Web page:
I don't claim to be an expert on the Supreme Court's rulings on these cases, but I think it quite likely that McCarthy is right.  Which means that the best thing for the administration to do is grit their teeth, and start looking harder for the leakers.  (I do think that putting some journalists in jail until they reveal their sources — as was done with Judy Miller, to the applause of most journalists — would be a good idea.)

Some are suggesting that the administration revoke the press credentials of the New York Times.   That's tempting, but silly.  The administration should take every opportunity to get its word out, even through al Jazeera, the BBC, the New York Times, and other news organizations that view the war on terror as far less important than the war on President Bush.  And the administration should criticize those news organizations whenever they get their stories wrong, as they often do.

(The narrower law that McCarthy mentions was written after World War II partly as a reaction to the Chicago Tribune story that revealed that we knew about the Japanese movements before Midway.   Jack Kelly has more on that history here.)
- 10:21 AM, 28 June 2006   [link]


Who Loves The New York Times?  Today's Ramirez cartoon has an answer.
- 9:35 AM, 28 June 2006   [link]


Worth Reading:  Paul Greenberg tries, gently, to explain the facts of war to the New York Times.
Let's hear it for the New York Times, Los Angeles Times, Wall Street Journal and all such stalwarts of this country's free and irresponsible press.  For they've just exposed still another program designed to protect the national security.
. . .
The Times' record of public service in this regard may have no equal since that of Colonel McCormick's old Chicago Tribune.  In its coverage of what would prove the decisive Battle of Midway in 1942, the isolationist and FDR-hating Trib revealed that American cryptographers had broken the Japanese naval code.
. . .
Just a thought: Suppose such no-longer-secret programs should fail to prevent the next terrorist attack, whether on our troops and people abroad or here in this country, what do you think the next day's editorial in the formerly good gray New York Times would say?  Here's my guess. Today's jazzy Times, pacesetter for with-it opinion, would doubtless run a searing attack on this incompetent administration for not having prevented the attack.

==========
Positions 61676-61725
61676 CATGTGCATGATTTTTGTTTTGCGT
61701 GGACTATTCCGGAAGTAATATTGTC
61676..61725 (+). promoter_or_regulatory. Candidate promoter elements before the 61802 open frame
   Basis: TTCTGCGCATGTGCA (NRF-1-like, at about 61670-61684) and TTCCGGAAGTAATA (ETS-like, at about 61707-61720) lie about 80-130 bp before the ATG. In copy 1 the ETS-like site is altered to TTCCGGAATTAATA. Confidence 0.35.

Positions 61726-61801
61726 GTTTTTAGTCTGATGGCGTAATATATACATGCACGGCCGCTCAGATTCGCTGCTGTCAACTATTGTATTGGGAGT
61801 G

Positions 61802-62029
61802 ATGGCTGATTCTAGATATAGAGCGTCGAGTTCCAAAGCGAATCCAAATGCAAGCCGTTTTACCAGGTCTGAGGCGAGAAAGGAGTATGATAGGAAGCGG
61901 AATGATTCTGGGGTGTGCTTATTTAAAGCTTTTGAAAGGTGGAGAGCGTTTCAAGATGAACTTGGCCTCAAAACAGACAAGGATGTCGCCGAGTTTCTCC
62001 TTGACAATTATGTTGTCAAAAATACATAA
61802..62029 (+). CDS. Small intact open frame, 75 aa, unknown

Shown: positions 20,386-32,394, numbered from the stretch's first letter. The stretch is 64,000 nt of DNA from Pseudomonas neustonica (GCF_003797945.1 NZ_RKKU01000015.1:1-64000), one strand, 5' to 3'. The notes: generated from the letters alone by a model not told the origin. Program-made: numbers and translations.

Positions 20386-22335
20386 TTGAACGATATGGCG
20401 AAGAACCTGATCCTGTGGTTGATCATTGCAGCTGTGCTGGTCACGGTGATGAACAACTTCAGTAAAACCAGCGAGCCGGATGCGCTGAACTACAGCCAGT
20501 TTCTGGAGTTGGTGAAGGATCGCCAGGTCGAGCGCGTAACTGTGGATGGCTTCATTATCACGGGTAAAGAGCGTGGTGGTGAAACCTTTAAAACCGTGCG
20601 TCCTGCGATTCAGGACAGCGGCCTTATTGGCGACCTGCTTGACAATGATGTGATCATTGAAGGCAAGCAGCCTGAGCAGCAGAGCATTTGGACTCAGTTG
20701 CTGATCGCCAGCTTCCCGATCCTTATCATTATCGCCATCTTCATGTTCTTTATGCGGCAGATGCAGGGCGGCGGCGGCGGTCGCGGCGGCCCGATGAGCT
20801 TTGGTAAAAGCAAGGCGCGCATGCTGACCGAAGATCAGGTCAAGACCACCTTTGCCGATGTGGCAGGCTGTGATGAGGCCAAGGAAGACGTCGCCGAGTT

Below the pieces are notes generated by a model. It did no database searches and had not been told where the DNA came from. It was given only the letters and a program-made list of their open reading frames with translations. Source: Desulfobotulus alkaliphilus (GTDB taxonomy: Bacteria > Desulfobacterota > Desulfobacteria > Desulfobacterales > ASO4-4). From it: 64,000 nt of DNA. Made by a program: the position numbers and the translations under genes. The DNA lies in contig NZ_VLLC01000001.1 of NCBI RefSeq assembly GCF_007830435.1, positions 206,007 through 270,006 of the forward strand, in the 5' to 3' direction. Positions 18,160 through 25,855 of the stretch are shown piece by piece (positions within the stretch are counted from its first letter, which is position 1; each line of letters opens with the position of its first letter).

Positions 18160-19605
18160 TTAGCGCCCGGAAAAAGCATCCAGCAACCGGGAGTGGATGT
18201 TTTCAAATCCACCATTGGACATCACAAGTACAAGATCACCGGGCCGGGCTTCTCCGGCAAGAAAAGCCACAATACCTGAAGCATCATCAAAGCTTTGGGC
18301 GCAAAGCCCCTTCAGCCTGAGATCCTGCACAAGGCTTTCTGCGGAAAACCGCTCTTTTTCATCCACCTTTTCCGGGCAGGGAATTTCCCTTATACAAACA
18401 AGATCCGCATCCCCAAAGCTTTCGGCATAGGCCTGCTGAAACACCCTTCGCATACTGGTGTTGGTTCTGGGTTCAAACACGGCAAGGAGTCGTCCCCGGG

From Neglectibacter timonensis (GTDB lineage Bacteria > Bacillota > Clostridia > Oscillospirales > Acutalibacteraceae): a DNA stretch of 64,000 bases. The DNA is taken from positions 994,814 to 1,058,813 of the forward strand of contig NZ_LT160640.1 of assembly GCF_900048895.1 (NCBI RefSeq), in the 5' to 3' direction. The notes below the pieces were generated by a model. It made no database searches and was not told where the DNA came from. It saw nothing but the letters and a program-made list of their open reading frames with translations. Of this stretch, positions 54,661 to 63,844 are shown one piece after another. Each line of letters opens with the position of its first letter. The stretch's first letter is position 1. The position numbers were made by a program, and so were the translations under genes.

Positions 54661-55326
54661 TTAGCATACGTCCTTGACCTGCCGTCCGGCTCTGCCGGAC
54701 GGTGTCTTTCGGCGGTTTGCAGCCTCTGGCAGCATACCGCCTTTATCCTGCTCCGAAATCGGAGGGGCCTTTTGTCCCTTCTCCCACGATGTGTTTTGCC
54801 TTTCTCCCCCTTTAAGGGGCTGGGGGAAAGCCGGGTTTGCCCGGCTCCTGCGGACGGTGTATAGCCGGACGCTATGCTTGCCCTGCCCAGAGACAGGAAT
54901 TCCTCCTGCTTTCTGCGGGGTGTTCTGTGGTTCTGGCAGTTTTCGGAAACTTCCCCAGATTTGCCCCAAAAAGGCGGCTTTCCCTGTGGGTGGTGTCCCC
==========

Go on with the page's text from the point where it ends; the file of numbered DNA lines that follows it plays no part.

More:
I sincerely hope that we do not fail to prevent another terrorist attack — and I am absolutely convinced that the New York Times would blame the administration if we did.
- 6:42 AM, 27 June 2006   [link]


French Politics Is Getting even more entertaining.
Love, sex and marriage have long been taboo subjects in France's intensely ideological politics.  In the land of Balzac and Bardot, what happened in and around the family stayed in and around the family.

But the privacy zones of the two leading challengers to succeed President Jacques Chirac in next May's election are shrinking rapidly as serious campaigning breaks out here (the early start being another U.S.-style innovation in French politics).  In Chirac's 12th and final year in power, France has mentally moved beyond a leader known both as "le bulldozer" and "le brother-in-law" for relentlessly striving for power and then failing to use it for durable accomplishments.
. . .
In this interregnum, the troubled marriage of the right's most popular leader, the effervescent Nicolas Sarkozy, has sparked lively gossip in cafes and circumspect but tantalizing accounts in the media.  ; On the left, Segolene Royal has left in the dust other contenders for the Socialist nomination, including her common-law husband, whose exasperation with his mate's more centrist politics, and more successful campaigning, shows in public.
And, a few cruel observers might suggest, even more dysfunctional.

(Some Americans might find this an odd issue for a woman who hasn't bothered with a formal marriage..
Polls now show that only Royal, the Socialist, could beat Sarkozy if the election were held today.   She has surged ahead of the "elephants," as the more familiar male Socialist would-be candidates are known, by espousing a program of family values and spotlighting her experience in setting family policy.
But that just may show that we are hopelessly old fashioned.)
- 9:55 AM, 26 June 2006   [link]


Here's a strange idea.
After years of single-mindedly championing European integration, the European Commission has finally been told that it must take into account a revolutionary new factor when drawing up policy: public opinion.

Instead of brushing aside the views of ordinary citizens as no more than a nuisance, the European Union executive has been instructed by Europe's leaders to take account of "perception by citizens" when deciding whether the EU should be further enlarged.
Strange, that is, if you are a European bureaucrat.

(What prompted this small revolt against the bureaucrats is the possibility that Turkey might be admitted to the European Union.  The admission of Turkey is opposed by very large majorities in some European countries.)
- 9:06 AM, 25 June 2006   [link]